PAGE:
Yesterday, a fascinating interactive map did the rounds of the internet.
Cleverly named "Bombsight", it shows the locations of all the bombs dropped on London during the Blitz, which lasted from September 1940 to June 1941.
Turns out the map isn't actually new - it was created back in 2012, using old bomb census records (yes, this is a thing). But, like any map enthusiasts worth their salt, we were sucked in. Here's what we learned.
1. London was bombed a lot.
The map below shows the aggregate bombings from October 1940 to June 1941 (for some reason, it doesn't include the first month of the bombardment). In retrospect, it's amazing that anything survived at all:
This is even more striking when you realise that many of those red dots are used to represent five, 10, or even 19 bombs:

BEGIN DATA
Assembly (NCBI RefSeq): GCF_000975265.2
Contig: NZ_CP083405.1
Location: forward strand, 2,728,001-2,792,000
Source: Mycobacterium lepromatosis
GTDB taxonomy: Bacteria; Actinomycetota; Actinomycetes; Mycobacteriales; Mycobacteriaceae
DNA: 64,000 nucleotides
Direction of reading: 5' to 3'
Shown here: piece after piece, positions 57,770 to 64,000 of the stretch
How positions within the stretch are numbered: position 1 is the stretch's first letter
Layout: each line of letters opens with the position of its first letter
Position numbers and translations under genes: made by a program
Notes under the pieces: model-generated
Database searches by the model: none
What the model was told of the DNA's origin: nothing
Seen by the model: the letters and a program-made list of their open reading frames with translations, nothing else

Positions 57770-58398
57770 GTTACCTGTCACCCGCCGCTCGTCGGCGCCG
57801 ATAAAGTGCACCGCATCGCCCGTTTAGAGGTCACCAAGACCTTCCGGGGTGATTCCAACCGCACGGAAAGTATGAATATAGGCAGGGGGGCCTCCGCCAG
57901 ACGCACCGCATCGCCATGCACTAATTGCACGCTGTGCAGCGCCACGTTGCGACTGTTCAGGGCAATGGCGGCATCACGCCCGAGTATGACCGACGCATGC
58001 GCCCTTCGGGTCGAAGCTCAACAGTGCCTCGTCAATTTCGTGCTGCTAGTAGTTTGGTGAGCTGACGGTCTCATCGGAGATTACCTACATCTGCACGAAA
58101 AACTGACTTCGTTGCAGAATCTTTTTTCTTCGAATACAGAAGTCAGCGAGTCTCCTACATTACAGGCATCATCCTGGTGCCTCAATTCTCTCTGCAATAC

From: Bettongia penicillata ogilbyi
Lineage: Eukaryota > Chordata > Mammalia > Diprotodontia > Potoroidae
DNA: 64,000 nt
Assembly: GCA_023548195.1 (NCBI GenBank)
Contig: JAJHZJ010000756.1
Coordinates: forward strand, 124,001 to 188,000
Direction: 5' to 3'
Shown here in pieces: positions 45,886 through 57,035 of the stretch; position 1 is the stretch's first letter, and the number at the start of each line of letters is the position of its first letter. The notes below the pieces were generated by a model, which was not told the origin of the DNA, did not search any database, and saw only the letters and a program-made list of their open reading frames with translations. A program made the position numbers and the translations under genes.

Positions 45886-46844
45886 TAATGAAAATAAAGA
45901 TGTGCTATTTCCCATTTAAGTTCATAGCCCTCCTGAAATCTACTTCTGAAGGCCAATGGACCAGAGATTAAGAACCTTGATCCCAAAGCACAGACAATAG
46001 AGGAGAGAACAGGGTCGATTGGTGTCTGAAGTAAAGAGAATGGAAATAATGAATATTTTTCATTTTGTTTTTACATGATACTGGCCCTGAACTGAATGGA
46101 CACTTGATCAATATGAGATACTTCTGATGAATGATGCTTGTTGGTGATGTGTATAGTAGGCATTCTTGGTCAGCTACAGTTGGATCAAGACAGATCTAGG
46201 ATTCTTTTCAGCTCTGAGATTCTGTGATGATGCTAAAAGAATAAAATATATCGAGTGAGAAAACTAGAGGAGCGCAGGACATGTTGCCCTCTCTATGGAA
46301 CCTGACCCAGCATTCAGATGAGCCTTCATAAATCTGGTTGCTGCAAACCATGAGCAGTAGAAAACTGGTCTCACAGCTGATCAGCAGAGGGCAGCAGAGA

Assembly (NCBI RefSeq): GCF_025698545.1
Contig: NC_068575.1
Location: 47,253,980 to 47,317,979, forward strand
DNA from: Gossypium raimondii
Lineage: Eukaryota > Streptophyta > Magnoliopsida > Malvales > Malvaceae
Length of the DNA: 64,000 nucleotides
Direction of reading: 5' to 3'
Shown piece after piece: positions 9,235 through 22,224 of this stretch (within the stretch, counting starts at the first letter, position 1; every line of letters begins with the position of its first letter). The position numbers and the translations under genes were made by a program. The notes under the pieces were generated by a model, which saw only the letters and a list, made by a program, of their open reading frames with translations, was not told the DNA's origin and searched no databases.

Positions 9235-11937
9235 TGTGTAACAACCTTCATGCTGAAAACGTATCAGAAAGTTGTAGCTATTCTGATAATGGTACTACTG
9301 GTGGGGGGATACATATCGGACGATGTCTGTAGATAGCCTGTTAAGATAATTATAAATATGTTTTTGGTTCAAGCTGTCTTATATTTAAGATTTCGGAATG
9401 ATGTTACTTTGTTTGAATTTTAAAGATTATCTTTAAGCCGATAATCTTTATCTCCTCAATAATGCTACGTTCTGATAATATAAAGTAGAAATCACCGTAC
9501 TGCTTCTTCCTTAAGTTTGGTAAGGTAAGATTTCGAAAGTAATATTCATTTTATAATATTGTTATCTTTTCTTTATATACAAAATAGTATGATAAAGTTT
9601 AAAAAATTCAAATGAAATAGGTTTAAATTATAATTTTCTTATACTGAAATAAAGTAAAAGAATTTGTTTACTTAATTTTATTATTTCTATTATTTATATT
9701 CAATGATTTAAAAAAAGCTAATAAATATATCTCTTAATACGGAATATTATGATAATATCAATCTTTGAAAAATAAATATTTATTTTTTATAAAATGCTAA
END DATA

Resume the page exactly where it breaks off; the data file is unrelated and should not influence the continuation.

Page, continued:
Sorry, Tower Hamlets.
2. East London had a bad first night of the Blitz.
A separate map shows the bombings on the first night of the Blitz, 7 September 1940. As you can see, the attack was focussed on the eastern part of the city:
The Luftwaffe focussed on taking out the docks and industry in east London, both major sources of income and, well, stuff for the city.
The web site also tells you when exactly bombs were dropped. On this first night, the majority (about 300) fell around 6pm.
3. The Germans dropped a lot of bombs on Hyde Park.
Also, Hampstead Heath:
This was less of a waste of time than you might think: parks were used as army camps and bases during the war.
4. Our building was bombed. Twice.
Was yours? Go on, you know you wanna know.